There is pathos and real tragedy in the pall that hangs over our Merchant Marine. Discontent, distrust, and dissatisfaction permeate the atmosphere of the water front and to all outward appearances the outlook for the future seems bleak indeed.
To a large extent the men have lost confidence in their employers while in all too many instances the owners have lost interest in their men. The merchant officer, caught in the bight, has lost caste. Meanwhile all hands and the cook complain unceasingly of any stand taken by any government agency concerned with shipping.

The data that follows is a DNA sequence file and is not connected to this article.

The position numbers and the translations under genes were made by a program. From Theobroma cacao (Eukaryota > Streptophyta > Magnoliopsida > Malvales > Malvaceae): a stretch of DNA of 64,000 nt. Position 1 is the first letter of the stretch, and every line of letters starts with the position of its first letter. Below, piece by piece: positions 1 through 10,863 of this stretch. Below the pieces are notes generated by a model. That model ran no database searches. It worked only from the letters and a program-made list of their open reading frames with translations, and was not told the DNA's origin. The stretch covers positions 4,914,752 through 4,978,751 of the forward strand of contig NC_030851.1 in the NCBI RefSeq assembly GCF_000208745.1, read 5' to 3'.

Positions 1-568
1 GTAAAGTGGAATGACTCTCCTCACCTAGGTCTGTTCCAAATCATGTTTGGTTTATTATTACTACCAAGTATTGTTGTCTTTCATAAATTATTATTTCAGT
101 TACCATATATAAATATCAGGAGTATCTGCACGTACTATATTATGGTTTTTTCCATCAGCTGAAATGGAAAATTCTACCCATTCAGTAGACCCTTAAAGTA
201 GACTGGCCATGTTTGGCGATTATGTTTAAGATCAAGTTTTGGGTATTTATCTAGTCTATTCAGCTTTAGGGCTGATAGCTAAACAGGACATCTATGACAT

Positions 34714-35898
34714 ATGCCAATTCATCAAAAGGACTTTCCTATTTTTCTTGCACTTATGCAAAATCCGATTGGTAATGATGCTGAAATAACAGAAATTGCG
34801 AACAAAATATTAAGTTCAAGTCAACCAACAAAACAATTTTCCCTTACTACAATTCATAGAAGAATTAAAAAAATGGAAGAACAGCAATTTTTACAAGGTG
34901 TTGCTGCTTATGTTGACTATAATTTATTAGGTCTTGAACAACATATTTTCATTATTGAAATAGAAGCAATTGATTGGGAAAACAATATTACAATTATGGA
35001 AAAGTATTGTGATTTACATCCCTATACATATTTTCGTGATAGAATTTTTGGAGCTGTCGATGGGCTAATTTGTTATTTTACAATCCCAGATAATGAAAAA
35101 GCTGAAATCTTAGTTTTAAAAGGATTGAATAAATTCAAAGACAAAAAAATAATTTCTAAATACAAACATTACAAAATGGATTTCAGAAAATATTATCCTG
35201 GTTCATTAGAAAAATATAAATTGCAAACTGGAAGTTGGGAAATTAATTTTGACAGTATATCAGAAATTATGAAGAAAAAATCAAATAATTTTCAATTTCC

Why such a condition should exist, or long be permitted to exist, is a mystery. Here we have a country whose ingenuity from a creative standpoint has never proved inadequate. A country whose very gospel is that “nothing succeeds like success.” A country peopled with intelligent humans successful in every undertaking save one—the building of a merchant marine that will endure, serve our commercial needs and enhance our national prestige, and be an asset to our naval forces in the event of war.